More than a fifth of Brits (22%) admit to getting revenge on their loved one by sneakily watching episodes of their favourite series when things have got heated.
“Punishing your partner by withdrawing love, affection or company is normally a learned behaviour from childhood and your parents would have most likely used this as a tool to influence or control your behaviour when you were little. Couples with these tendencies who stay together for a long time will therefore have a parent/child relationship with one being the adult, and the other being a naughty child.” – Nick Davies, leading UK Psychotherapist and Hypnotherapist
A study by sofa and carpet specialist, ScS, revealed that those aged 45-54 are the most likely to series cheat on their partner (25%), with millennials revealed as the most loyal Netflix partners (just 16% have watched ahead).
A quarter (27%) of people believe that Netflix cheating is more of a betrayal than sending flirty text messages to another person², which lays cause for concern, considering that this is the third most common tactic Brits use to spite their partner after a row.
Lucy, 22 from Sheffield, shared how she watched ahead to get back at her boyfriend: “We had a huge argument and I was still feeling the wrath the morning after. We had been watching Power, and the final episode had just been released. Usually we’d wait until after work to watch it together but I watched on the bus on the way to work and texted him the biggest spoiler, revealing who shot Ghost (the main character). He was fuming, but got over it eventually, and to be fair it made us forget about what we were originally arguing about!”
The most popular ways Brits spite their partner after an argument are:
Ignore or not speak to their partner over 24 hours (36%)
Get them to sleep on the sofa (29%)
Watch your favourite TV programme without the other (22%)
Cook dinner for themselves but not their partner (10%)
Leave to stay at a friends house (9%)
“The answer to these situations is communication, but not when you’re angry. It’s important to calm down and reflect on what it is you’re not getting or which boundaries you feel have been violated by your partner. It’s definitely easy to want to annoy or frustrate them, but getting one up on your partner won’t make you feel better for long. It’s best to get to the core of the issue and address them together if you don’t want them to happen again.” – Nick Davies, leading UK Psychotherapist and Hypnotherapist
Other punishments given by Brits in a lover’s spat include:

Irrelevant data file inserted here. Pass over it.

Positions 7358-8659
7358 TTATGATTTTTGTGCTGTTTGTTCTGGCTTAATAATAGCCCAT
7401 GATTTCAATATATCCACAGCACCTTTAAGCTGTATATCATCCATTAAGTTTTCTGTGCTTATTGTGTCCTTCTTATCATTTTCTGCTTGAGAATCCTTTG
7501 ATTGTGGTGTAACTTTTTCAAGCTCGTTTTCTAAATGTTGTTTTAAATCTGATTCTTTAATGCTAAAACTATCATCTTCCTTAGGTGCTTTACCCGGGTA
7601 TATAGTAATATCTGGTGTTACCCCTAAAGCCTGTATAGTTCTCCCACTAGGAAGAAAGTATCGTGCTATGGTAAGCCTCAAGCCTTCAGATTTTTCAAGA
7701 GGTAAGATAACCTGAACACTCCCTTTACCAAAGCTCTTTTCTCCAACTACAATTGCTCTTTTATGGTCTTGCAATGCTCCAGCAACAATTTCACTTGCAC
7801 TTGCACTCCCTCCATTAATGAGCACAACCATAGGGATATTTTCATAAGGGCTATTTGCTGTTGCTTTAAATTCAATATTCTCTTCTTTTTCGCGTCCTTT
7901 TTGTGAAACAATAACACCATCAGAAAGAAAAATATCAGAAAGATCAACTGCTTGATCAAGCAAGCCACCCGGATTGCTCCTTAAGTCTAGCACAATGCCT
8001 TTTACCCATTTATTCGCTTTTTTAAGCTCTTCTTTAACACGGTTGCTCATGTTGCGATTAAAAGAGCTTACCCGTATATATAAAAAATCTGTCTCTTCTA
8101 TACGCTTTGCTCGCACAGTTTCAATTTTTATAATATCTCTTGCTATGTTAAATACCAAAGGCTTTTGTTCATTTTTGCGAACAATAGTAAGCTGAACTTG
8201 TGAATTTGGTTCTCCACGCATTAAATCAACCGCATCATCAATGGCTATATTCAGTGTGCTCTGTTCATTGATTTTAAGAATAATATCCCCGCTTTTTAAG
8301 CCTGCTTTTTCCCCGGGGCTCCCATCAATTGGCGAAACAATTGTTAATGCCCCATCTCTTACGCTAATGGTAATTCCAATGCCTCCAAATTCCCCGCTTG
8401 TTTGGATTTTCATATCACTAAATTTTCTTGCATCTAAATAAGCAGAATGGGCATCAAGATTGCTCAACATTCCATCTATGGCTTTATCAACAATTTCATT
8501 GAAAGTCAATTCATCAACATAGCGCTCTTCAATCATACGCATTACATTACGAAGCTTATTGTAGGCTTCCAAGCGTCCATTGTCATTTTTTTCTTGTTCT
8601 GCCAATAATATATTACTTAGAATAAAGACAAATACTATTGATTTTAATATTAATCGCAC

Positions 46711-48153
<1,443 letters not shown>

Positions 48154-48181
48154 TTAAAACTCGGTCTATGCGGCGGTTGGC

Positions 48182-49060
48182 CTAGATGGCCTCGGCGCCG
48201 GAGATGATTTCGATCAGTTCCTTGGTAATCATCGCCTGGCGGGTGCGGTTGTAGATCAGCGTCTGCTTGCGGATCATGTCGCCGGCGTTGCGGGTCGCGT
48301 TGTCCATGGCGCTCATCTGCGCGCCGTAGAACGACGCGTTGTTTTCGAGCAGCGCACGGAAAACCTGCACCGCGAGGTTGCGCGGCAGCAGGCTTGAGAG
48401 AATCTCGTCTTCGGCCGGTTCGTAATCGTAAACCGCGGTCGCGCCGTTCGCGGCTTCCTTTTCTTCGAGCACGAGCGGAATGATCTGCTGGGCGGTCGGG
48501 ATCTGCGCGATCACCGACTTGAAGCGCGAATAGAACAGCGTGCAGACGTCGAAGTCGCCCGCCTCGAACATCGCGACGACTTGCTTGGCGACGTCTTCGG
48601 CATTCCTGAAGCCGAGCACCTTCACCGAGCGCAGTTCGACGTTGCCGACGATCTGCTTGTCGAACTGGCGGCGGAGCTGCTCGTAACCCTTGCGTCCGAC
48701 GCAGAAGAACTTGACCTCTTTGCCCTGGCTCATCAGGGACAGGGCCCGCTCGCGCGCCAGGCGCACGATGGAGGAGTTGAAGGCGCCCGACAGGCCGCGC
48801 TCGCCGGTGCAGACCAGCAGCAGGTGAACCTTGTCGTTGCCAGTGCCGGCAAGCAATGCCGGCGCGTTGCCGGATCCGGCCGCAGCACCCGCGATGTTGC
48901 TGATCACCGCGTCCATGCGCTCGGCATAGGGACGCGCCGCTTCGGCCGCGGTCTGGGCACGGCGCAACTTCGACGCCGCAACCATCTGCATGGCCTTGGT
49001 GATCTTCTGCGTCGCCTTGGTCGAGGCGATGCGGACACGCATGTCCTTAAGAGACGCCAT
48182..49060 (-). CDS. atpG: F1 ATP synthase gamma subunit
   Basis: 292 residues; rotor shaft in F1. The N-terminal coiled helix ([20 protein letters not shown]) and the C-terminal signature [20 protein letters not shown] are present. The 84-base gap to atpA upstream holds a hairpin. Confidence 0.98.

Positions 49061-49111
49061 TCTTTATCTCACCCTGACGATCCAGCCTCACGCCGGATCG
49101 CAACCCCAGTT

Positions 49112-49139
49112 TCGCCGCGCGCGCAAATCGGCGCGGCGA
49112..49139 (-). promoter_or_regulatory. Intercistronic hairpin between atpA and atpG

Mollie, 20 from London, revealed: “My boyfriend drunk texted one of my friends a flirty message so I mixed salt into his sugar pot – every time he had a cup of tea he was getting a funny taste, but couldn’t figure out why. In the end he put sugar on his cereal and figured it out. He wasn’t happy but I have no regrets, he deserved it!”
Lisa, 25 from Huddersfield, was supposed to be having a quiet night in with her boyfriend, who cancelled last minute to go out boozing with his friends: “The next day I made him believe we were about to get intimate, and then handcuffed him to the radiator. Instead of the fun morning he thought he was getting, I left him there for a few hours and went about my day running errands. He’s not cancelled plans since.”
Other confessions include turning off a boyfriend’s charger while they were sleeping, turning the oven off when their partner’s tea was cooking and running the hot water while their other half was in the shower so the water went cold.
“It’s surprising to see how many people are punishing their partners after fallouts. Whether it’s by one of them sleeping on the sofa, giving the silent treatment or locking them out the house, it seems Brits are quick to try and annoy their loved one after a disagreement! It’s much better to hash things out so you can get back to snuggling on the sofa, binging your favourite shows together and not alone and frustrated.” – Dale Gillespie, Head of Acquisition at ScS
To find out more advice on how to resolve relationship complications, visit: SCS In The Dog House
In Coronation Street recently Yasmeen’s row over food with husband Geoff lead to him cooking her pet chicken. This extreme case of a fall out is part of the ITV saga’s current social plot highlighting coercive controlling behaviour.